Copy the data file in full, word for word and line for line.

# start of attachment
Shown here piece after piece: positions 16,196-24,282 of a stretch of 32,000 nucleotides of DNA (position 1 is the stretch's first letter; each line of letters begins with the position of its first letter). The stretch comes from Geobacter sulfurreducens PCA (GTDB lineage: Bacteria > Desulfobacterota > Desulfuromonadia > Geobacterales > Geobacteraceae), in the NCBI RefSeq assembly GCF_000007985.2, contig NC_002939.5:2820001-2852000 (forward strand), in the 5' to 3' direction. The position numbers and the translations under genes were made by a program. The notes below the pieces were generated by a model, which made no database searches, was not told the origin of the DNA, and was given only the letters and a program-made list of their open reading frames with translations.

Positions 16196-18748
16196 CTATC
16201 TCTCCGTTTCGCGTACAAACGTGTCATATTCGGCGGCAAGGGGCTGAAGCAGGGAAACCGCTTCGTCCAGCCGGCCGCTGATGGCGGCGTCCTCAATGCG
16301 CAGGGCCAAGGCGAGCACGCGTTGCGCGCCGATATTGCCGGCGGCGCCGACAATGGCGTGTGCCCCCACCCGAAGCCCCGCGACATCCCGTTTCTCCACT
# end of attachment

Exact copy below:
Shown here piece after piece: positions 16,196-24,282 of a stretch of 32,000 nucleotides of DNA (position 1 is the stretch's first letter; each line of letters begins with the position of its first letter). The stretch comes from Geobacter sulfurreducens PCA (GTDB lineage: Bacteria > Desulfobacterota > Desulfuromonadia > Geobacterales > Geobacteraceae), in the NCBI RefSeq assembly GCF_000007985.2, contig NC_002939.5:2820001-2852000 (forward strand), in the 5' to 3' direction. The position numbers and the translations under genes were made by a program. The notes below the pieces were generated by a model, which made no database searches, was not told the origin of the DNA, and was given only the letters and a program-made list of their open reading frames with translations.

Positions 16196-18748
16196 CTATC
16201 TCTCCGTTTCGCGTACAAACGTGTCATATTCGGCGGCAAGGGGCTGAAGCAGGGAAACCGCTTCGTCCAGCCGGCCGCTGATGGCGGCGTCCTCAATGCG
16301 CAGGGCCAAGGCGAGCACGCGTTGCGCGCCGATATTGCCGGCGGCGCCGACAATGGCGTGTGCCCCCACCCGAAGCCCCGCGACATCCCGTTTCTCCACT